China Compass, Summer 2024

Size of the Chinese market has not changed; consumer sentiment has shifted.

Man with tablet in front of bridge
  • Newsletter
  • 5 minute read
  • 28 Jun 2024

In 2023, it became clear that the Chinese economy would not revert to the conditions experienced in 2019. The post-pandemic recovery was faltering, and the search for remedies to fix the Chinese economy was on. The government seemed unprepared for this scenario, which may be why the third plenary session, which traditionally sets the economic strategy for the next five to ten years, was postponed in 2023 and will now be held in July 2024.

In the first months of 2024, some of these remedies have been applied. One was to focus on industries such as EV, AI, and cleantech. Another was to improve product quality with the catchphrase new quality productive forces. A third was a renewed focus on exports to markets in SEA, the US, Europe, Africa, and South America – with success. Chinese car brands are gaining an increasing market share in South America, be it internal combustion engine or EV type cars. However, EV exports have come under scrutiny in Europe and the US, as the Chinese government has provided massive support in the form of subsidies or favorable regulations and policies.

One of the highest saving rates in the world

The key element missing from the remedies is the stimulation of domestic consumption. Sure, consumers are encouraged to travel within the Chinese Mainland or trade the purchase of international brands for local Chinese brands. What is missing is the encouragement to reduce the savings rate of Chinese citizens. The reported savings rate of more than 40 percent is one of the highest in the world (FT, March 5, 2024), and a lower savings rate would free up billions of RMB for domestic consumption spending.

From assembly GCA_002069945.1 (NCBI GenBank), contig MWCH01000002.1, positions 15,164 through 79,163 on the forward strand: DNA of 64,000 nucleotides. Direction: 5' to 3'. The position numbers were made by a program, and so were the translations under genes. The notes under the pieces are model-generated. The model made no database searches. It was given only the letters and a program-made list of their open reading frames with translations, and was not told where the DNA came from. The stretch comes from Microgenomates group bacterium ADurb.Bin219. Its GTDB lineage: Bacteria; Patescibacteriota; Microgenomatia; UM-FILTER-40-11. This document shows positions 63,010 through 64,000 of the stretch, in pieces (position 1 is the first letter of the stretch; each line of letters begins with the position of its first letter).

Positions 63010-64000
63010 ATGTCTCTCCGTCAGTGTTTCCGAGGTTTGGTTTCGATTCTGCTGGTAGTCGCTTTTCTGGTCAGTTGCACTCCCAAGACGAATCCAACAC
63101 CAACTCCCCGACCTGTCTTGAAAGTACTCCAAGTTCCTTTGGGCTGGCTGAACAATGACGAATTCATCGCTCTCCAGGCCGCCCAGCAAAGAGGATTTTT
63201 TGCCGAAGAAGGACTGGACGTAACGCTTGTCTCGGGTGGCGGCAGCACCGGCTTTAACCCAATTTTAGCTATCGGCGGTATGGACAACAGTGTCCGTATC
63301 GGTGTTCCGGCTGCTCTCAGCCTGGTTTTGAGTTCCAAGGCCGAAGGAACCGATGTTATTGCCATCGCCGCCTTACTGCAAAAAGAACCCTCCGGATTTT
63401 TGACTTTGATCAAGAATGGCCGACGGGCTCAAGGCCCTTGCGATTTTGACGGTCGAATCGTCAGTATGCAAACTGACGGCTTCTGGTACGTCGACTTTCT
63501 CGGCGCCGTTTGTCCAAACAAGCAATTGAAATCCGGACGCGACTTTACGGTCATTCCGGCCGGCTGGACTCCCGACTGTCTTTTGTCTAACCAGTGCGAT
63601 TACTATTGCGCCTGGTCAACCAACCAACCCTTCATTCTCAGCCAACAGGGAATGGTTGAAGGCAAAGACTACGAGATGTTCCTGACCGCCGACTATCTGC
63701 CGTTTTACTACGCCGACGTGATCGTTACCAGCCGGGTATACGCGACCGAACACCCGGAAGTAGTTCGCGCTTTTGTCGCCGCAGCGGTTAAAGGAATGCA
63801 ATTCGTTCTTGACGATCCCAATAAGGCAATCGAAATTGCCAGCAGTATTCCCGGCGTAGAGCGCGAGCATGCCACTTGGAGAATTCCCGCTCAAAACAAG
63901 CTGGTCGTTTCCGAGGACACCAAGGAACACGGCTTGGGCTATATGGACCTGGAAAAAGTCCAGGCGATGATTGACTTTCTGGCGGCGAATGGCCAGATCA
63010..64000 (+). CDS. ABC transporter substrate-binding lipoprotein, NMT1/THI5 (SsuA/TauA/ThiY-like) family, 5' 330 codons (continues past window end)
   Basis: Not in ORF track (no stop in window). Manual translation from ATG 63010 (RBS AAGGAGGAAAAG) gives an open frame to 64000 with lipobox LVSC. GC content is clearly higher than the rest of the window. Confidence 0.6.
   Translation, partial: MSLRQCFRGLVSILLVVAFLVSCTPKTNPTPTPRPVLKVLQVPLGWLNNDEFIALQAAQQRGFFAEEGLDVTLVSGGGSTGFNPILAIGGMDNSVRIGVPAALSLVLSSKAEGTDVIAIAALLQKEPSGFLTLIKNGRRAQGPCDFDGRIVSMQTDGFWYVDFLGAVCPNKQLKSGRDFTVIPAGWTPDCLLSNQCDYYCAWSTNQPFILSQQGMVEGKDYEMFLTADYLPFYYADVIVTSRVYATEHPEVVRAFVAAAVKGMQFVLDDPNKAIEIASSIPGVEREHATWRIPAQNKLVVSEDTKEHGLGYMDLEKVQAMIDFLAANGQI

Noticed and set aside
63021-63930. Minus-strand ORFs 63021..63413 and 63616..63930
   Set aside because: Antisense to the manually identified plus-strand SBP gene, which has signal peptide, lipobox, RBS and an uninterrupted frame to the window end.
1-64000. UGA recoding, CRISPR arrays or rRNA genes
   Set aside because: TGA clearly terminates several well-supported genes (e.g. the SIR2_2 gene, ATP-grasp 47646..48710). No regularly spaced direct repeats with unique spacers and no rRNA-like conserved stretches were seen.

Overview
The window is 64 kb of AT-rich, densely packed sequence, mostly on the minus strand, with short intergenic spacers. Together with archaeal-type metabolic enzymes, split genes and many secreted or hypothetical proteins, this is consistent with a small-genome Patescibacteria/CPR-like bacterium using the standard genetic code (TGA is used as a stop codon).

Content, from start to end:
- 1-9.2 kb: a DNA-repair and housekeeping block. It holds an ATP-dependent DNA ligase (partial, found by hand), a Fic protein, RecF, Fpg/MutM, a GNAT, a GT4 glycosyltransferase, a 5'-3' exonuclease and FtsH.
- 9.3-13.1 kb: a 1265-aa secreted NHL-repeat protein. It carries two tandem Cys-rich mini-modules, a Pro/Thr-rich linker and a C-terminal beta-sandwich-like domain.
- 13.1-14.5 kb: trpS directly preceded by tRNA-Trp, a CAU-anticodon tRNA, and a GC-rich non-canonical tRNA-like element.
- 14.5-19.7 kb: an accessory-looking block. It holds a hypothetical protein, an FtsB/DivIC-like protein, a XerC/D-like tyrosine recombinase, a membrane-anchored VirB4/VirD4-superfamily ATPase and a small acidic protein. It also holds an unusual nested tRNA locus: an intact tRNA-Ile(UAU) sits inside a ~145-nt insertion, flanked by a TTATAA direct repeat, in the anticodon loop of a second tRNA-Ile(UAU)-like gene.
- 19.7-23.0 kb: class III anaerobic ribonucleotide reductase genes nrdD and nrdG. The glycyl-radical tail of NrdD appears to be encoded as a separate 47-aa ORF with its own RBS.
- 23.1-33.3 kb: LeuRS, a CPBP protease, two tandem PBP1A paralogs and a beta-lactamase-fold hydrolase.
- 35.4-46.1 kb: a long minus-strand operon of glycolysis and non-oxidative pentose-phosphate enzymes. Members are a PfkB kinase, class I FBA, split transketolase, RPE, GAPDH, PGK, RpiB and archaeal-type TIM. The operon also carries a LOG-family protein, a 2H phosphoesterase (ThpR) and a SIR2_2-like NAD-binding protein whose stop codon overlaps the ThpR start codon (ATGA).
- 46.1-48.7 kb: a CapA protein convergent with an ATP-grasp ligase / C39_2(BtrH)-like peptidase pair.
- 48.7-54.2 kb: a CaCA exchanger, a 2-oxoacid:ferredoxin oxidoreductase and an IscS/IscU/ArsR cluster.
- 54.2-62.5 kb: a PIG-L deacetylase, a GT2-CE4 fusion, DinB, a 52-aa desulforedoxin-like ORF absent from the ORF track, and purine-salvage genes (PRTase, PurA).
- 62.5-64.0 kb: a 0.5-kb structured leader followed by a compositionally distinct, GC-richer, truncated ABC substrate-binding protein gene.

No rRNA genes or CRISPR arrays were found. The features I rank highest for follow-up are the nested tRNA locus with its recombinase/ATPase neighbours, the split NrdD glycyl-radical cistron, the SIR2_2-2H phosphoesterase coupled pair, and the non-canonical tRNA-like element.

However, to reduce the savings rate, Chinese consumers need to be more confident. During the pandemic, Chinese citizens’ confidence took a beating and has not fully recovered. Savings are considered necessary as there is still a lack of health insurance coverage, and the state pension fund is short of funds for current and future generations of retirees. The aging population is exacerbating the situation.

In January 2024, officials in the 12 most indebted provinces and cities have been ordered to delay, reduce, or stop work on government-funded transportation infrastructure (Asia Financial, January 2024). As a result, it is reasonable to expect that citizens in these provinces and cities will reassess their spending rate and be cautious in their day-to-day and big-ticket spending patterns. The ripple effects can be felt across China and are likely to increase savings rates across China in 2024.

Pay cuts, fierce competition and difficulties in keeping a job in tech industry

Across all industries, there have been pay cuts, often substantial, combined with a reduction in the size of the workforce. Notably, recent layoffs in the tech and electric vehicle industries are causing further anxiety among both educated and non-educated workers. The tech industry is facing more restrictive regulations in China and overseas. EV sales dropped due to lower demand because of the termination of many consumer subsidy programs. The fierce competition among EV manufacturers has led to the closure of EV production facilities and the downsizing of staff.

To make matters worse, it has become increasingly difficult to keep a job in the tech industry after the age of 35. Government jobs, which had been shunned in the past, have become attractive again, despite their relatively low pay structures. However, the age limit for joining the government is 35. This makes it difficult for anyone over the age of 35 to find new employment at the same level of remuneration or seniority. For people based in Europe, this is puzzling because in Europe, workers in this age group are in high demand as they are considered skilled workers.